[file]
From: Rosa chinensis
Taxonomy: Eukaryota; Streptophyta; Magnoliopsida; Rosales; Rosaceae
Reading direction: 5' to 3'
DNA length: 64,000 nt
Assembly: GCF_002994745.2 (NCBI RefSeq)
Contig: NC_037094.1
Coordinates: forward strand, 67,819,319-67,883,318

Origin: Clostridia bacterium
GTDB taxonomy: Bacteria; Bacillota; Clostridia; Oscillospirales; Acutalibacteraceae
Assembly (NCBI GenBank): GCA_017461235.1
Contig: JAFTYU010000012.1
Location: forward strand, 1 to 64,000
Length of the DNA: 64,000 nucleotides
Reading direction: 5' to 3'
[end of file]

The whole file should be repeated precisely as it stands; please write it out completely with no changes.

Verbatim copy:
From: Rosa chinensis
Taxonomy: Eukaryota; Streptophyta; Magnoliopsida; Rosales; Rosaceae
Reading direction: 5' to 3'
DNA length: 64,000 nt
Assembly: GCF_002994745.2 (NCBI RefSeq)
Contig: NC_037094.1
Coordinates: forward strand, 67,819,319-67,883,318

Origin: Clostridia bacterium
GTDB taxonomy: Bacteria; Bacillota; Clostridia; Oscillospirales; Acutalibacteraceae
Assembly (NCBI GenBank): GCA_017461235.1
Contig: JAFTYU010000012.1
Location: forward strand, 1 to 64,000
Length of the DNA: 64,000 nucleotides
Reading direction: 5' to 3'